Part 1 discussed how choosing the right mediator and watching for the right time can improve your chances for a successful construction mediation. Here are additional thoughts on how to increase your odds for a successful mediation.
- Prepare yourself and your mediator. Many mediators ask parties for pre-mediation submissions, but too often parties provide very little information to the mediator. If you have selected the right mediator, he or she will want to try and understand the case background, legal issues, damage claims, etc. before the mediation. Help the mediator be prepared to help you. Give them information on the claims, disputed fact issues, and critical legal issues. Also, prepare yourself for the mediation. Before going to the mediation, parties and their counsel should make sure they have, at a minimum: (a) copies of relevant documents, deposition testimony, and important cases; (b) a strategy for how to approach the mediation, including prioritizing areas where concessions can be made; (c) thoroughly analyzed potential acceptable resolutions and identified potential obstacles that may have to be dealt with; and (d) a reality check conversation between the party and their counsel (see below) to discuss how to maximize the strengths of your case and minimize the weaknesses. Keep in mind that there will not be time to review a large number of documents with the mediator. So proper preparation will allow you to hone in on the key documents and areas of the case that will likely be relevant to the settlement negotiations. Prior to the mediation, parties and counsel should discuss the mediation strategy and potential settlement positions. If the only discussion parties and their counsel have had about the mediation is the location and time, then they’re not prepared.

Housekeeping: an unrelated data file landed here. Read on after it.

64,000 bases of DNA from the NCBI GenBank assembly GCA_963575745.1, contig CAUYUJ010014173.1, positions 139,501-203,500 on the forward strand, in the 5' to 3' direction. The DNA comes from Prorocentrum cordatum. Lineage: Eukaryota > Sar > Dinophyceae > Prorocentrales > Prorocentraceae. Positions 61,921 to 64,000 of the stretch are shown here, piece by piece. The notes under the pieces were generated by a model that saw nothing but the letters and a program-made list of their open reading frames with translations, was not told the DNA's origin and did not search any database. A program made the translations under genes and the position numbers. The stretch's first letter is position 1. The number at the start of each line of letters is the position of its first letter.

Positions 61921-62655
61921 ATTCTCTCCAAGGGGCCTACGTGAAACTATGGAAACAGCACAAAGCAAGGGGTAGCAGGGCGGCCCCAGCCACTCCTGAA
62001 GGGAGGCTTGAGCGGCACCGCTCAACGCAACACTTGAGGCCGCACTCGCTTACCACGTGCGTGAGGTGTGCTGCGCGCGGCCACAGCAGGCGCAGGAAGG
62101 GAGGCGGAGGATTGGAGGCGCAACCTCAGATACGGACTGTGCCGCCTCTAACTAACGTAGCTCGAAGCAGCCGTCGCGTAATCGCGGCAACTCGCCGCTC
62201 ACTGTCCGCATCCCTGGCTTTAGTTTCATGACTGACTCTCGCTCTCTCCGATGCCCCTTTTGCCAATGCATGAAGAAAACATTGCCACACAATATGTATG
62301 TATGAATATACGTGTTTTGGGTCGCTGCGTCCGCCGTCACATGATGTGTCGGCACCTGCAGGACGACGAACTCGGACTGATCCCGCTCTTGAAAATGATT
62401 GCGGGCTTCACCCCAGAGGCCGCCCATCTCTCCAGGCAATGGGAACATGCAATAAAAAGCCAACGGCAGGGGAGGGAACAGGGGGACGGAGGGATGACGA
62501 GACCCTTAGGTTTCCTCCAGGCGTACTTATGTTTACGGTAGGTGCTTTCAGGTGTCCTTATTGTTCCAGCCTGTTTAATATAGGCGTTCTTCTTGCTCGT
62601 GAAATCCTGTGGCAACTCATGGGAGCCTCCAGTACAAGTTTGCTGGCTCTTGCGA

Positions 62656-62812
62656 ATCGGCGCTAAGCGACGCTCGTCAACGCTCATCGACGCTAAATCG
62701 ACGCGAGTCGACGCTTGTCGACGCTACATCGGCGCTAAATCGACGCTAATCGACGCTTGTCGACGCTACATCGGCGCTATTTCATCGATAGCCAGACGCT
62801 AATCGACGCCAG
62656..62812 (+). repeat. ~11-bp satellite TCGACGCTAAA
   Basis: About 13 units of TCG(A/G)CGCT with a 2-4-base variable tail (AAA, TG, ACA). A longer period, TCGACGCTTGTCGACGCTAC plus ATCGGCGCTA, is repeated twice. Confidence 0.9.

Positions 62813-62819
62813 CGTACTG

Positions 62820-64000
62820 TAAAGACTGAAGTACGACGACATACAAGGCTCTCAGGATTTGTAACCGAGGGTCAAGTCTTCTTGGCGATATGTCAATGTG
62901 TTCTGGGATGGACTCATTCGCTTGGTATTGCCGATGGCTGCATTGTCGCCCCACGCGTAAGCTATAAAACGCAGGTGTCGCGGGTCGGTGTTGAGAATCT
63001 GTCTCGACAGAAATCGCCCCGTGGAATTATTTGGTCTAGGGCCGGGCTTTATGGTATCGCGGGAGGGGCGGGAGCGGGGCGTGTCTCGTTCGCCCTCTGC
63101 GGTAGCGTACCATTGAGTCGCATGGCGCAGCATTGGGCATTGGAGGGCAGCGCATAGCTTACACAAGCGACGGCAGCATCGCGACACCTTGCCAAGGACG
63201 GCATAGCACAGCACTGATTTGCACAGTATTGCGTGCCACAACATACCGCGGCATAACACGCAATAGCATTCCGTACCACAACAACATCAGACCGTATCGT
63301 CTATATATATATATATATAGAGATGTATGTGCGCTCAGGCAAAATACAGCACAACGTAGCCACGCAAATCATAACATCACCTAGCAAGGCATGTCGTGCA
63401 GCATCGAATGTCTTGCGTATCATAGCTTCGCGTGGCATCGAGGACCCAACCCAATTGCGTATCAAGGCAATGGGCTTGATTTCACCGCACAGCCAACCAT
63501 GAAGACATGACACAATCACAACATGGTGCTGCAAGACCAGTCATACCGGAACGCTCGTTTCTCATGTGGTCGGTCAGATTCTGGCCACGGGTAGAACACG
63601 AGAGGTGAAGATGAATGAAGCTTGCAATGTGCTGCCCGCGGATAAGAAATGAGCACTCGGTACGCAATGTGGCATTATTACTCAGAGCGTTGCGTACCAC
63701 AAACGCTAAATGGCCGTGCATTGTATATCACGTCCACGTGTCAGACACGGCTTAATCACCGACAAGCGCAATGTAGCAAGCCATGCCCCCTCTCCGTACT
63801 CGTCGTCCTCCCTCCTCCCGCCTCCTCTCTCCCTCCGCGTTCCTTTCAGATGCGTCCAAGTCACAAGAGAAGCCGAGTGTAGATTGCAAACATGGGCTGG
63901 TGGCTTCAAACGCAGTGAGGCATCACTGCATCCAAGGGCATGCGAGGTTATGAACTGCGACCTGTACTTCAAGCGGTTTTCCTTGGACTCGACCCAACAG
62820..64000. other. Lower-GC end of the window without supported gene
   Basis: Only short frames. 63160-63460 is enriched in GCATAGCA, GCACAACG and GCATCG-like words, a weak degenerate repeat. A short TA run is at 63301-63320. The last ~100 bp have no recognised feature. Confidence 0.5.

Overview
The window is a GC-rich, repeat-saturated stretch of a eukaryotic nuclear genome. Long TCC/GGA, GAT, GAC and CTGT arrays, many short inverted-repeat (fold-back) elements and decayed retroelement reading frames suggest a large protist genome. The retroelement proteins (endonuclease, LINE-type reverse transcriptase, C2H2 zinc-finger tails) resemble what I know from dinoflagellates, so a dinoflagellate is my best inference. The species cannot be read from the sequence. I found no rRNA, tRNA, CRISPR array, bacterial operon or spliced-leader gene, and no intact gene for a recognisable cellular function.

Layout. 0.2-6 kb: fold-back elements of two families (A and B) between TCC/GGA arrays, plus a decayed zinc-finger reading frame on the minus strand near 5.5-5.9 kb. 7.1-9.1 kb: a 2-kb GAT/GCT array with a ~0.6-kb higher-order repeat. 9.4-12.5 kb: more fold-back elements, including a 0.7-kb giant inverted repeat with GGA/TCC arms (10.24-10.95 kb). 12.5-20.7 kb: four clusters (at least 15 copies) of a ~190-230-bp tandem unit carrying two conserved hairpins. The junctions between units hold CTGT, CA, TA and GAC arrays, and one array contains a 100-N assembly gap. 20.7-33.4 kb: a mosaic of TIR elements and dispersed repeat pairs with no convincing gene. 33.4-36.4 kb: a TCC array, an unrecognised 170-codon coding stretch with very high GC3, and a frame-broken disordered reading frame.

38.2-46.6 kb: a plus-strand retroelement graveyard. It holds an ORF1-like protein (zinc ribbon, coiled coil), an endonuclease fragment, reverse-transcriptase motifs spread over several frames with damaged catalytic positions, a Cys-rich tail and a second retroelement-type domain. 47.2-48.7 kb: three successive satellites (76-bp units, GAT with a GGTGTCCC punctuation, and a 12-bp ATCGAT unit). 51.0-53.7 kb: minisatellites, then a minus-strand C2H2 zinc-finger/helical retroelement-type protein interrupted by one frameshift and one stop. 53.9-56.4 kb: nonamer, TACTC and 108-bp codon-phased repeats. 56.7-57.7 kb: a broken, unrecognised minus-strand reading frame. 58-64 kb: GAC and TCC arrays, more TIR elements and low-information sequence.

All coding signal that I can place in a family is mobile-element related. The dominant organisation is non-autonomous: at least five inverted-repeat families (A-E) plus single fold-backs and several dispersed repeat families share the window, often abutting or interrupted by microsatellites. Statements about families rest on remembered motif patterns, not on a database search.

- Have a reality check conversation. It is rare to find a dispute where the liability and damage issues are so clear-cut that it could be termed a “slam dunk” for one of the parties. Yet, that’s what some clients want to hear from their attorney. And sometimes, any mention by an attorney that there may be a weakness in some part of the case is met with an angry response from clients asking, “whose side are you on?”. If an attorney avoids having tough conversations or tries to sugar coat things for a client because they think that’s what the client wants to hear, then the attorney is doing the client no favors. This approach is the perfect recipe for frustration at mediation because not only will the mediator be telling the client why the other party thinks they should win on some (or most likely all) issues, the mediator may also point out areas of weakness and question how the attorney and client plan to address those issues. No client likes surprises. If the first time a client hears about a potential weakness in a claim or defense is at mediation, then a resolution will be difficult, if not impossible, to achieve. That’s why before mediation, lawyers and clients need to have a honest conversation about the strengths and weaknesses of the case. If a client has hired the right attorney, he or she will have analyzed the strengths and weaknesses of the case and be prepared to have this conversation.